Kepel traces the rise of Islamist movements, through the Iranian revolution of 1979 to the victory of the Afghan mujahedin over the Soviet Union a decade later, and the dead-end into which they had turned by the mid-1990s, from Algeria to Iran, and Malaysia to Indonesia. Kepel identifies 11 September as a desperate provocation, designed to bring the military might of America down on Afghanistan and to rally the Muslim world to the cause of Bin Laden and the Taliban. In the event, however, it only demonstrated the incoherence of the few violent fundamentalists and their isolation from any wider Islamist movement. Why did the Muslim world fail to heed the call to jihad? "To begin with," Kepel writes, "no one has formally claimed responsibility for September 11, or articulated its purpose . . . apart from a desire to inflict damage on the United States, the goals of that cause remain vague."
Since 11 September, an informal global coalition has emerged, uniting everybody who hates western consumer society, from Islamic fundamentalists in the east to the anti-capitalist protesters and poets, whom Ali lauds, in the west. Although some aims of this coalition may appear progressive - for example, solidarity with the Palestinians - the sentiment behind it expresses a reactionary loss of faith in modern society and its achievements, and a conspiratorial view of capitalism.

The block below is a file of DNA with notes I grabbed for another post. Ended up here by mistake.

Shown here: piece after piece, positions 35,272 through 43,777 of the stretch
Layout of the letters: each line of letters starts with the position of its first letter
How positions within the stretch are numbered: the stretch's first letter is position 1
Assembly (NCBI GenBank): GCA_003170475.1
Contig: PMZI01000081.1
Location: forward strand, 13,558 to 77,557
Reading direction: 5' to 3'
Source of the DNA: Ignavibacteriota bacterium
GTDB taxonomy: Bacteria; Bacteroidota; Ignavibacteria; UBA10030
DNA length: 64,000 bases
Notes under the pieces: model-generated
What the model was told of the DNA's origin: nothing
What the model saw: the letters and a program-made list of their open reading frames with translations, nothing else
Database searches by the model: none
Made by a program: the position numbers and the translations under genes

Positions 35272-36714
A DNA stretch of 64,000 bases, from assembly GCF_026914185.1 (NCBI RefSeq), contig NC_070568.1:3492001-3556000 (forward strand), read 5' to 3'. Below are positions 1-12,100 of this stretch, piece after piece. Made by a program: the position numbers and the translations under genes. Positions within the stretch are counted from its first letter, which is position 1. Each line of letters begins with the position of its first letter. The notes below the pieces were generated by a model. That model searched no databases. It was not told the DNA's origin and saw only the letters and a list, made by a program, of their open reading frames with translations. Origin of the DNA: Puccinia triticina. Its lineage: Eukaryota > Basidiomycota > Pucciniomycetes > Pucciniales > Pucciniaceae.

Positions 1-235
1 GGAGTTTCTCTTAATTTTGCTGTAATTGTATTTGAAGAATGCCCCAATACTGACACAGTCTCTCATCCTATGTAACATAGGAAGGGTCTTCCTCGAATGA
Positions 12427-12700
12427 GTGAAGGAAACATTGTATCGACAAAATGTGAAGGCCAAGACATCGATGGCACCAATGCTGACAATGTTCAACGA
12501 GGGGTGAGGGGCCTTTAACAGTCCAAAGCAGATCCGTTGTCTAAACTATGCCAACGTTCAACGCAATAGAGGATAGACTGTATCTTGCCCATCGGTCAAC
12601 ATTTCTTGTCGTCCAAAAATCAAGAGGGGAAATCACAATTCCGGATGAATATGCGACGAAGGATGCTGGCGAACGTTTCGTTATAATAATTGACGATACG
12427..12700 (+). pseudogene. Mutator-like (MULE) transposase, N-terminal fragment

In the end, Ali seems unable to come to terms with the changes of the present because he is trapped in his own idealised past, as a student activist who came to prominence through the protests against the Vietnam war. He imagines that US foreign policy is essentially the same today as it was in the 1960s - missing, ironically, the impact that defeat in Vietnam had on the imperial mindset.
Ali even claims that the anti-Vietnam movement marked "the high tide of American democracy". We might recall that America staged the world's first national democratic revolution, and abolished slavery after a bitter civil war. But for Ali, it seems that democracy peaked in an era when Americans elected Richard Nixon and Henry Kissinger by a landslide over the anti-war movement's candidate. Presumably, he means that the Vietnam years marked the high tide of Tariq Ali, and he appears to have been waiting for it to come in again ever since.
Mick Hume is editor of spiked (www.spiked-online.com)